July 10, 2018
Safe deposit boxes safeguard valuables and important papers, but they have increasingly become an issue in untangling even the simplest estate.
Under current law, when an owner of a safe deposit box dies, even if that box is jointly owned with a spouse or child, access to the box will be denied until a court-issued document, such as Letters Testamentary, Letters of Administration or some other court order is obtained allowing the Executor or another court-authorized person to access the safe deposit box. This is typically followed by the requirement of a second court order allowing removal of the contents from the box.
We recently had a case where a surviving wife was first required to file a petition with the court requesting that she be allowed to open and inventory the safe deposit box that she owned jointly with her deceased husband, and then the bank required our client to commence a small estate court proceeding in order to remove the contents from the safe deposit box.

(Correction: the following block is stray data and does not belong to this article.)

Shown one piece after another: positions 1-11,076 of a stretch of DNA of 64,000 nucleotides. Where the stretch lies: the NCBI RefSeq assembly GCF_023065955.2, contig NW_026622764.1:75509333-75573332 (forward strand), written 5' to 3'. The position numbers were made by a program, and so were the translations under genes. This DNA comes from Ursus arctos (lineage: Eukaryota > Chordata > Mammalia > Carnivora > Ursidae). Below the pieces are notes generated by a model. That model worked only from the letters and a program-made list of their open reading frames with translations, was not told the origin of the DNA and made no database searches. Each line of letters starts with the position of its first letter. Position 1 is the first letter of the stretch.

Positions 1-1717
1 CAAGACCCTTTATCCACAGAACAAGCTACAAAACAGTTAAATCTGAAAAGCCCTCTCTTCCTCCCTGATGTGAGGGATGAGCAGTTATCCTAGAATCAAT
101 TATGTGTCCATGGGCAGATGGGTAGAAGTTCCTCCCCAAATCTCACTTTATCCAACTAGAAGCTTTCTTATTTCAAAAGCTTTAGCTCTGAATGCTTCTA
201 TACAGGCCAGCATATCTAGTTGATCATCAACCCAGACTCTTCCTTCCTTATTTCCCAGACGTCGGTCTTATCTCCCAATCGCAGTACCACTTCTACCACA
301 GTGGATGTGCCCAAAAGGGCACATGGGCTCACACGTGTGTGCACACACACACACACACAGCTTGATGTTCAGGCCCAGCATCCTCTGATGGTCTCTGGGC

We have experienced other instances where a surviving joint owner, such as a child, was denied access to the safe deposit box. Securing authorization from the Court to open a safe deposit box can be a costly proposition and it is especially galling when the decedent carefully planned out his or her estate to avoid probate or other court intervention in the affairs of the estate.
Most of us have little reason to maintain a safe deposit box because the current box’s contents can readily be stored elsewhere. We recommend clients and friends to consider giving up that safe deposit box and instead consider storing valuables and important documents in a fire-proof box or vault in the home. You may save your estate thousands of dollars and lots of aggravation by turning in that box!